This is especially true in Mississippi, but only with regard to the right to marry.
Mississippi is 1 of only 2 states in the US that does not recognize a married person’s absolute right to a divorce. South Dakota is the other state. This means that in Mississippi your spouse has to agree to the divorce and ALL of the terms of the divorce (irreconcilable differences) OR you have to have Fault Grounds against your spouse that you can prove to the satisfaction of a Judge.
If there is no agreement by the spouses OR you do not have OR cannot prove fault grounds you will just stay unhappily married.
So, what happens if your spouse will not agree and you cannot prove grounds? You stay married or you move away. Those are your options.
Matthew Thompson is a Family Law Attorney in Mississippi and can help you get out of being unhappily ever after.
Sixty days and you are divorced is NOT the law in Mississippi.
§ 93-5-2 – Divorce on ground of irreconcilable differences
“(4) Complaints for divorce on the ground of irreconcilable differencesmust have been on file for sixty (60) days before being heard... the provisions of Section 93-5-17 to the contrary notwithstanding.”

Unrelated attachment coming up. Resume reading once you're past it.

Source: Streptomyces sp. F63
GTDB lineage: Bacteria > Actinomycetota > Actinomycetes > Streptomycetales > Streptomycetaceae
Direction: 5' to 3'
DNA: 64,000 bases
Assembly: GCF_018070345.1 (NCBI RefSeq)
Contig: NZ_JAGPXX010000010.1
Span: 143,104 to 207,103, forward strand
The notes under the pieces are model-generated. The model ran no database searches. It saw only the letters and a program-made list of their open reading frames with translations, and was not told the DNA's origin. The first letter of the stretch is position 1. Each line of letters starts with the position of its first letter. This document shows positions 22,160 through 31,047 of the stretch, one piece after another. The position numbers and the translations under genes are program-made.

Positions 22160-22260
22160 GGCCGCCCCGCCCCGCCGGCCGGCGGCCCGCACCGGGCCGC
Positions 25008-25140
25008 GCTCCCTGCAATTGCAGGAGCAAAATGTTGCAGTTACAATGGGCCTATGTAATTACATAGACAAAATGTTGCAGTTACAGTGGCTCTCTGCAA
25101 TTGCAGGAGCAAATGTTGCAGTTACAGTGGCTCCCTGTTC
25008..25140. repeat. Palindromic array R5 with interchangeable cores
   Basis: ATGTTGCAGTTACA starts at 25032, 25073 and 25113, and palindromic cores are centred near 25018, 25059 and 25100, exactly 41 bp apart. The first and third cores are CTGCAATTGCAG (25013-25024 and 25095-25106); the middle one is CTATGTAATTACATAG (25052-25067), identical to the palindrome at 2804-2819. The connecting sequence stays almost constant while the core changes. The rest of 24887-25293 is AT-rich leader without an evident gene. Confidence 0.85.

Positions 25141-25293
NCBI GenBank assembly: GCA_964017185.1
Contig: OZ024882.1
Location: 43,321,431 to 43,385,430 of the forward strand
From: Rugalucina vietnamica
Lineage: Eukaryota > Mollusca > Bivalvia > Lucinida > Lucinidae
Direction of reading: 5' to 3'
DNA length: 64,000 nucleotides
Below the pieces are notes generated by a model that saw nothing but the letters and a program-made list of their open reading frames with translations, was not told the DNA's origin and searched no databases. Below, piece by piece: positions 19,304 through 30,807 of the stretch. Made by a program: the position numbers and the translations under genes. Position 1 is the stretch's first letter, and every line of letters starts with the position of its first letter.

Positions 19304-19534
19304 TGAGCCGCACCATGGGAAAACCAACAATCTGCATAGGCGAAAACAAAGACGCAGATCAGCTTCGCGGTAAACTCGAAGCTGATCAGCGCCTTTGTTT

60 days is NOT a deadline. It is a minimum, mandatory waiting period. It provides sufficient time for a cooling-off period and typically sufficient time to do all of the things necessary to complete the paperwork required in an Irreconcilable Differences divorce.
You are NOT automatically divorced on day 60 or 61. It means that AFTER 60 days the completed paperwork may be presented to the Chancellor for their review and approval.
Additionally, all of the paperwork does NOT have to be completed before you file and the Court will keep the file open for at least 12 months with no additional activity. This means at any point after the initial filing and 60 days, a divorce may be presented and finalized.
Matthew Thompson is a “No Fault” divorce attorney in Mississippi.
Do NOT set your Wedding Date before the divorce is FINAL.
Obviously, you cannot get re-married if you have a pending divorce. However, you should not set the date to marry your one, true beloved, counting on the divorce to go through from your demented, soon-to-be-ex on time, every time.
Divorce is not Amazon Prime. There is no guaranty that it will be there with next day shipping. In fact, routinely, something occurs to delay the process. A signature page was left blank or someone forgot to notarize all of the documents. Sometimes the Court is not available on day 61 to enter it and sometimes people change their minds.
Matthew Thompson is a Mississippi divorce attorney and advises you to wait until the divorce is final before setting the date for wedded bliss.